Publication Date: 17 September 2013
Source: Mine. All mine.
“Pulitzer Prize winner Sheri Fink’s landmark investigation of patient deaths at a New Orleans hospital ravaged by Hurricane Katrina – and her suspenseful portrayal of the quest for truth and justice.
In the tradition of the best investigative journalism, physician and reporter Sheri Fink reconstructs 5 days at Memorial Medical Center and draws the reader into the lives of those who struggled mightily to survive and to maintain life amid chaos.
After Katrina struck and the floodwaters rose, the power failed, and the heat climbed, exhausted caregivers chose to designate certain patients last for rescue. Months later, several health professionals faced criminal allegations that they deliberately injected numerous patients with drugs to hasten their deaths.
Five Days at Memorial, the culmination of six years of reporting, unspools the mystery of what happened in those days, bringing the reader into a hospital fighting for its life and into a conversation about the most terrifying form of health care rationing.
In a voice at once involving and fair, masterful and intimate, Fink exposes the hidden dilemmas of end-of-life care and reveals just how ill-prepared we are in America for the impact of large-scale disasters—and how we can do better. A remarkable book, engrossing from start to finish, Five Days at Memorial radically transforms your understanding of human nature in crisis.”
My Thoughts: Five Days at Memorial is the story of what happened in one hospital in New Orleans during and after Hurricane Katrina made landfall in August 2005. Ms. Fink covers the hospital’s history, its performance during previous historic hurricanes, and its preparedness as well as the actual events once Katrina hit the Gulf Coast. It is a tale of human perseverance and desperation as well as a warning tale about the need for detailed preparations for catastrophes.
I loved Five Days at Memorial and hated it at the same time. Ms. Fink does an amazing job capturing the drama and the plethora of emotions occurring within Memorial during those five days. Her research is far-reaching and thorough, and she presents her findings with minimal bias. The events of those five days are filled with drama and ingenuity, the highest of highs and the absolute lowest of lows. Ms. Fink does an excellent job in attempting to place readers into the heart of the action complete with visceral descriptions of horrid, unsanitary conditions. The story of Memorial Hospital during and after Katrina makes for a modern-day horror story that is difficult to stop reading.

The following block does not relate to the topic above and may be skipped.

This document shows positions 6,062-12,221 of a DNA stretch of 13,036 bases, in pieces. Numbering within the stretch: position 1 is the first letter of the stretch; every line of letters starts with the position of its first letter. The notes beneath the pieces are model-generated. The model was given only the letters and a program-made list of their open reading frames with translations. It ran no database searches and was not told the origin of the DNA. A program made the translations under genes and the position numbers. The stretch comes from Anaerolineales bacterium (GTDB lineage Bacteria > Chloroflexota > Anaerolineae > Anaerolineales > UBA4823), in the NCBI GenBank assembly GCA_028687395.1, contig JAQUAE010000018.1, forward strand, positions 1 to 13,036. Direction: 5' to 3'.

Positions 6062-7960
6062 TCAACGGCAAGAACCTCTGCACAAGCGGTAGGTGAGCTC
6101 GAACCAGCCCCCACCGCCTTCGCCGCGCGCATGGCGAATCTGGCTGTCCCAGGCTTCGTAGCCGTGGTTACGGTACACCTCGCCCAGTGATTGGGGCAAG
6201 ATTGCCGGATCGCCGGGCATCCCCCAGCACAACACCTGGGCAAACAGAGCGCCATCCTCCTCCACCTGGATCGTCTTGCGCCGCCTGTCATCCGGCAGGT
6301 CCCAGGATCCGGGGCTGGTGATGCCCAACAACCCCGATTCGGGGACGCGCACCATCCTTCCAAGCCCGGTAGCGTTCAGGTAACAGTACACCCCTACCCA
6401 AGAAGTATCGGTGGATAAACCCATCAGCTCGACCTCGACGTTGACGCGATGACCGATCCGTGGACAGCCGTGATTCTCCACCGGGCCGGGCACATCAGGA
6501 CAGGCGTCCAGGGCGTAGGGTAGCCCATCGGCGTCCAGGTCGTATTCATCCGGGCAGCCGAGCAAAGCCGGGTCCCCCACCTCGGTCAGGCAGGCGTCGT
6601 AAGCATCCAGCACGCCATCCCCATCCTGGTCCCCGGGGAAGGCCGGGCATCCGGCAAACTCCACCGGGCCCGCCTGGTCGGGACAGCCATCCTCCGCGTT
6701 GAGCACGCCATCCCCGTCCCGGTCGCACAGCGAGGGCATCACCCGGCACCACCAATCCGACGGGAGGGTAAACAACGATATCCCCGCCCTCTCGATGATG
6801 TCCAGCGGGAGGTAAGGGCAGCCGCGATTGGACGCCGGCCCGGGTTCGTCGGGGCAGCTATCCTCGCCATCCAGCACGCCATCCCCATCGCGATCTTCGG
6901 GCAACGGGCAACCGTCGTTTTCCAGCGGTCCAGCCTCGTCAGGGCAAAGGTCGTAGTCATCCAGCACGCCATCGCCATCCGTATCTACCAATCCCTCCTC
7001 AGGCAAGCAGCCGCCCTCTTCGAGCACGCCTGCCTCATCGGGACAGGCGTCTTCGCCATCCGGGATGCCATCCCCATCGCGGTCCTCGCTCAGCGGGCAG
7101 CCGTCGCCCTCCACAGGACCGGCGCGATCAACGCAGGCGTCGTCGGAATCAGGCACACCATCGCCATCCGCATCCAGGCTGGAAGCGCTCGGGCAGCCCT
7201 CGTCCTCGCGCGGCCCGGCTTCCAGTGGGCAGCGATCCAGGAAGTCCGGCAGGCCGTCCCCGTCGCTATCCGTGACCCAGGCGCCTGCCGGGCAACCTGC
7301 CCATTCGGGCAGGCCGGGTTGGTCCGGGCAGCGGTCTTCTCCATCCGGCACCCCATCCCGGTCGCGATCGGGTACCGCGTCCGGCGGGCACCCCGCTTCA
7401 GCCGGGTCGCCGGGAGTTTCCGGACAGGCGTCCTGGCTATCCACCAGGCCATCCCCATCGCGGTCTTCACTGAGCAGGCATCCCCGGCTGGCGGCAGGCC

The problem is that the story of what occurred within the hospital is one that should have never happened, and that’s where the hate steps into the mix. The lack of preparation on the part of the hospital, the inability to effectively communicate, the lack of clear leadership and chain of command, and even the failure to follow normal triage practices are baffling. Post-9/11 life demands emergency plans for the most extreme situations just in case they become reality. Memorial Hospital did not have a good emergency plans. The breakdown in communication and no chain of command made things even worse by ensuring that instructions contradicted other instructions and rumors ran rampant. In situations like these, the madmen are running the mental hospital, ensuring the breakdown in logic and order. What makes the situation in Memorial worse is the fact that there were nearby hospitals who were experiencing almost the exact same conditions, but they never let chaos rule the day. These hospitals kept the focus on their patients and their patients’ needs and did what they had to do to keep them alive until all were rescued. Two hospitals, similar preparedness, same scenario but a completely different end result. It only adds fuel to the argument that what happened in Memorial was avoidable with just a bit more leadership and organization.
As for the end-of-life care/euthanasia debacle, Ms. Fink tries to remove any bias in her presentation of the facts as told to her by those who were there. She does not set out to make Dr. Pou a villain; in fact, by including a side story about one of her patients and the career path that brought her to Memorial Hospital, she attempts to present a woman who cares deeply for her patients and for her profession. However, to me, I see Dr. Pou as the worst kind of narcissist, one who believes the initials after her name give her rights over the life or death of anyone and exempts her from repercussions. She takes care of her patients so that they can idolize her, fueling her narcissism. I was not a fan of Dr. Pou when she was first introduced, and her later actions confirm my opinions.
Five Days at Memorial is the type of book you want to read with a group because you will have so many opinions and so many questions you want to discuss; to read it in isolation is a challenge. In addition, the book itself is a challenge of everything you thought you knew about the medical profession and will make you think twice about going to a hospital if ill. It makes you question your views on euthanasia and end-of-life care as well, a hotly contested topic throughout the country. However, it is a book that needs to be read so that everyone understands what can happen when there is a breakdown in order and communication and no emergency plans. It needs to be read so that you can take the steps now to protect yourself and your wishes should you become to sick to express them. It needs to be read so that what happened during those Five Days at Memorial never happens again.